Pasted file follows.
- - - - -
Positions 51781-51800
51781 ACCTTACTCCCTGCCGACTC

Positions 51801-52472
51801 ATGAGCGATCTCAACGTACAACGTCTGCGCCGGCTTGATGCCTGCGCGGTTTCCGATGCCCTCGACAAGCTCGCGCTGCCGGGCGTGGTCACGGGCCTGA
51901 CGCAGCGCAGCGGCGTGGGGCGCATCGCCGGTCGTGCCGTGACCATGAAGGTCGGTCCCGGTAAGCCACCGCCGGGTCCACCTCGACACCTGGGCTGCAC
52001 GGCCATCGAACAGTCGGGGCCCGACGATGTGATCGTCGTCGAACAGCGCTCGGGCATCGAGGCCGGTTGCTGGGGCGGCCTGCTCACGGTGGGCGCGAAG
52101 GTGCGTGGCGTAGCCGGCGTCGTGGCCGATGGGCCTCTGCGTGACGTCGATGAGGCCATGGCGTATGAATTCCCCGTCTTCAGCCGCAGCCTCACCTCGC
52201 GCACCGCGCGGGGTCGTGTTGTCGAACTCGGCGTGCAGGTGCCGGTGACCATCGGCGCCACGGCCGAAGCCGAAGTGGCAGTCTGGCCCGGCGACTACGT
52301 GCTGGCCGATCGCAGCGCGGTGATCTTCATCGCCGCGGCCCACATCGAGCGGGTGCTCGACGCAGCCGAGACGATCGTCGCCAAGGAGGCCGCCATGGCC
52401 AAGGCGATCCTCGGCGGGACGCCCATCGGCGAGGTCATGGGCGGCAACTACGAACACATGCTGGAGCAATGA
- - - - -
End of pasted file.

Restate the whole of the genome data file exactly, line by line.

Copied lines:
Positions 51781-51800
51781 ACCTTACTCCCTGCCGACTC

Positions 51801-52472
51801 ATGAGCGATCTCAACGTACAACGTCTGCGCCGGCTTGATGCCTGCGCGGTTTCCGATGCCCTCGACAAGCTCGCGCTGCCGGGCGTGGTCACGGGCCTGA
51901 CGCAGCGCAGCGGCGTGGGGCGCATCGCCGGTCGTGCCGTGACCATGAAGGTCGGTCCCGGTAAGCCACCGCCGGGTCCACCTCGACACCTGGGCTGCAC
52001 GGCCATCGAACAGTCGGGGCCCGACGATGTGATCGTCGTCGAACAGCGCTCGGGCATCGAGGCCGGTTGCTGGGGCGGCCTGCTCACGGTGGGCGCGAAG
52101 GTGCGTGGCGTAGCCGGCGTCGTGGCCGATGGGCCTCTGCGTGACGTCGATGAGGCCATGGCGTATGAATTCCCCGTCTTCAGCCGCAGCCTCACCTCGC
52201 GCACCGCGCGGGGTCGTGTTGTCGAACTCGGCGTGCAGGTGCCGGTGACCATCGGCGCCACGGCCGAAGCCGAAGTGGCAGTCTGGCCCGGCGACTACGT
52301 GCTGGCCGATCGCAGCGCGGTGATCTTCATCGCCGCGGCCCACATCGAGCGGGTGCTCGACGCAGCCGAGACGATCGTCGCCAAGGAGGCCGCCATGGCC
52401 AAGGCGATCCTCGGCGGGACGCCCATCGGCGAGGTCATGGGCGGCAACTACGAACACATGCTGGAGCAATGA